RR: ĎI Readí was our first song and has informed so much of the show. Itís about buying into a fairytale or believing in a fairytale or hoping for a fairytale ending.

How do you find the characters in the music, as well in as the book and lyrics?

TL: In the latter stages, itís been defined by whatís already happened musically. So we had a run of the show in December and transfer to the St James next week, and weíve written four new songs in between. Those songs were very informed by some of the actors who had portrayed the roles last year. Earlier on, we always had lyrics before music Ė even if we had a slight idea of sound or had talked quite extensively about the songs first.

RR: Also, the lyrics are informed entirely by our early conversations about who the characters are, where in their lives they were and what they are most scared of. It was about really understanding that, as we started to write lyrics for them.

Had you ever planned for it to transfer?

TL: I think it would have been a bit arrogant, before anyone had ever seen it Ė which was the situation it was in at the end of November. The only people whoíd heard the songs were us and the actors! We had no idea that it would go down so well. We thought it was good, and we liked it, but then we wrote itÖ

RR: It was wonderful surprise, really, that there was interest in moving it out of London Theatre Workshop and to somewhere else.

So how did the move to St James arise?

RR: One of the actors, Peter Gerald, had played at the St James Studio previously and had mentioned to them that there was this piece and that it would seem appropriate for there. We were invited to go and see them and we had a really nice conversation about it Ė and about what we wanted to do with it next. We didnít want it to just be a museum piece that happened in December and that was the show that would then move on. We wanted it to keep evolving. After that conversation, it just seemed like the perfect venue.

Is this an important step for London Theatre Workshop?

TL: Yes, absolutely. Itís essential. Itís one of the things we talked about. Why are we doing this? The writing of it has been interesting and very artistically fulfilling, but for London Theatre Workshop, we want to get an audience in here. Weíre looking to find new audiences all the time. Thatís definitely the biggest challenge since we opened. So hopefully, this is going to raise our profile.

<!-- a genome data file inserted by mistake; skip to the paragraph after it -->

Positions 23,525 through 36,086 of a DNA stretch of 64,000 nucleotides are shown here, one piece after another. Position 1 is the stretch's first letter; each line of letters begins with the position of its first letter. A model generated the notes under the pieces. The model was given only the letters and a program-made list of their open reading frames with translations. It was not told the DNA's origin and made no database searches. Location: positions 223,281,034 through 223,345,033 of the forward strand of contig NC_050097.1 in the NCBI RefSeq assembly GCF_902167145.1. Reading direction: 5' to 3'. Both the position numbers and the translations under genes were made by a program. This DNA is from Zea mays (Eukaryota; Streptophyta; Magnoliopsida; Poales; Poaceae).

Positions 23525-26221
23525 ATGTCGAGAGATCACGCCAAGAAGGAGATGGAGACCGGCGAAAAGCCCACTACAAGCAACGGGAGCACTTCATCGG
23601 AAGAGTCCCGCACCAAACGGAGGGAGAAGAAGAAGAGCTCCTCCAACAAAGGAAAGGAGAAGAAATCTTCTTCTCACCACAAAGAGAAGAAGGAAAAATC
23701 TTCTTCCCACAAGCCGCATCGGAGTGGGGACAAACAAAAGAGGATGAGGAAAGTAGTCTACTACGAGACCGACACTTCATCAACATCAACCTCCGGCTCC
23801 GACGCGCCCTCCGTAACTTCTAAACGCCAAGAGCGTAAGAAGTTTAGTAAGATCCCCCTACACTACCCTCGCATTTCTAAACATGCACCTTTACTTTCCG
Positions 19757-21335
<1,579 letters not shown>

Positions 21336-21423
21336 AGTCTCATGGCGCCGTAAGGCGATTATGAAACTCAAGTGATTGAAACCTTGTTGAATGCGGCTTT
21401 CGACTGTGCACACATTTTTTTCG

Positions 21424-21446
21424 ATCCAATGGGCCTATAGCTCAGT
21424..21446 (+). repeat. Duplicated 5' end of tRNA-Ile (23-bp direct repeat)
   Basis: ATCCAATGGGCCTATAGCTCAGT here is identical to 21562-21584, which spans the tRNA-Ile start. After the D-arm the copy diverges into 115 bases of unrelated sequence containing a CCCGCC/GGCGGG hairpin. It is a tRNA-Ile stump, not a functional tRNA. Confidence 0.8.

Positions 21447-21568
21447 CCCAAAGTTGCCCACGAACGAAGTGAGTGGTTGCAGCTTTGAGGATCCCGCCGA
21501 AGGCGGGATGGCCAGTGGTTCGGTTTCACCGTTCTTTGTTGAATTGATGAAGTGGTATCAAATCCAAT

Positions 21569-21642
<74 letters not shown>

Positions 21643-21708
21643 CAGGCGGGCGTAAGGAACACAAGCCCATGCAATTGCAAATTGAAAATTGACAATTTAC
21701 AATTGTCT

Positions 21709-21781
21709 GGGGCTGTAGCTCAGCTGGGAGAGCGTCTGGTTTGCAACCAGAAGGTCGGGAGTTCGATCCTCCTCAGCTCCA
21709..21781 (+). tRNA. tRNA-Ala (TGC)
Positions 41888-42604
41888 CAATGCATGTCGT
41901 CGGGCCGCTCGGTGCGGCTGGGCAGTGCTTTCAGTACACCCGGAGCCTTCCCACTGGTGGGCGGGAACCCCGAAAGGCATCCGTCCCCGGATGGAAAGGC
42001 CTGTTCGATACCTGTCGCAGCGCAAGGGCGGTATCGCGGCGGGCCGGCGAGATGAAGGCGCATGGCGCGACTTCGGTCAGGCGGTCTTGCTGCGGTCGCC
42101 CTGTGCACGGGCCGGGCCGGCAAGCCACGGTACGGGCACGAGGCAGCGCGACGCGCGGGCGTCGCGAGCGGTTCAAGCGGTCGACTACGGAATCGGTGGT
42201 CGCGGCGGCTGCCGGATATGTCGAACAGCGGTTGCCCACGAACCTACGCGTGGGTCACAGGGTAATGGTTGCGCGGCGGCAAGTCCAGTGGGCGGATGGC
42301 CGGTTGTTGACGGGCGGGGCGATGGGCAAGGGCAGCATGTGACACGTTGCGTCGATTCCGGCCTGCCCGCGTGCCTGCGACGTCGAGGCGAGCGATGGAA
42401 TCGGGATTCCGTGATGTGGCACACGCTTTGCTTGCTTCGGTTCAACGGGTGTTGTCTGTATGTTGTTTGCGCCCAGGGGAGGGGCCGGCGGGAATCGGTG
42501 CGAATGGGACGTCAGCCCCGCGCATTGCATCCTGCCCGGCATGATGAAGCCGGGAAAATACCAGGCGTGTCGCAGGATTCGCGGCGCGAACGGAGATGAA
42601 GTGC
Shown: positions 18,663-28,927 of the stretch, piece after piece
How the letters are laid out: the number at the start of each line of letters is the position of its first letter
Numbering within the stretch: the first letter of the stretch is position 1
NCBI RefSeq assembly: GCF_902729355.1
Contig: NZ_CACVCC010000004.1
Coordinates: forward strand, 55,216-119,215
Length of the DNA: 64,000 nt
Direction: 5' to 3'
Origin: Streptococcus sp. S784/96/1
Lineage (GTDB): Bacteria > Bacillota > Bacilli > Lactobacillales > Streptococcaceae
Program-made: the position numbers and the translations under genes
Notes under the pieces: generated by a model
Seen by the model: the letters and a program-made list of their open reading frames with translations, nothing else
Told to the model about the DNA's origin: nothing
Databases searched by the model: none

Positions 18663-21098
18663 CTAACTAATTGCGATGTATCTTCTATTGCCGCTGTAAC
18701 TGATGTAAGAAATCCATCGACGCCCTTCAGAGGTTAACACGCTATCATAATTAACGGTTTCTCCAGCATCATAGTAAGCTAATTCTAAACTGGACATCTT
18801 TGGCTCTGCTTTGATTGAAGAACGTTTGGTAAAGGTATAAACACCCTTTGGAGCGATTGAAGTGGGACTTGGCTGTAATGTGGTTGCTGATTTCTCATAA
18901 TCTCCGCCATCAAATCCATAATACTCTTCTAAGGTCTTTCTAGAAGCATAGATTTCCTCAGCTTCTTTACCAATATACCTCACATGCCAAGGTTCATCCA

RR: This venue is enormously dear to us Ė weíre the artistic directors and we built the space. But with anything that comes into London Theatre Workshop, from visiting companies to something weíre doing in-house, our view is always that it should be the start of a journey. So the fact that Apartment 40C is our first transfer is incredibly fulfilling.

Do you see London Theatre Workshop as an important link in the same chain as St Jamesís Theatre, which has become a testing ground for work before transferring elsewhere?

RR: I think itís really interesting. We would love this place to be somewhere for people to have fun, try things out and most importantly put their work in front of an audience. When your show is ready, how are you going to get it out there and let it be seen? This venue could be part of that process, that journey for lots of shows.

How easy is it to launch a brand new musical? Thereís a perception that thereís not always the support there could be. Is that one of the functions youíre providing with London Theatre Workshop?

TL: Thereís a logistical difficulty in putting on a musical. Itís not necessarily an attitude thing, because I think people are very aware that new musicals arenít put on that much. Itís expensive but this place really does make it quite easy for people to get to a certain level and then even further.

RR: Yes, and particularly with Apartment 40C, weíve had a lot of people contact us about what this place is about, whether they can put on a musical here, can we give them any level of support. Even at the very base level we can provide some space Ė a daytime workshop or something like that, a safe space for development then thatís great.

Was the choice of location for London Theatre Workshop strategic?

RR: I always wanted to have my own space, in a sense of not just for stuff that Iím doing, but for the kind of theatre that Iím very interested in. Iíve been very fortunate that weíve met a bunch of people who share our interests. In terms of this venue, Iíd love to say it was strategic, but it was more a case of having a drink downstairs and asking the bar manager! This was just an old function room, which hadnít been used for many years.

Did you renovate it all by yourselves?

TL: With some help! But it was a case of gutting the place and laying a new floor. It really was nothing like it is now.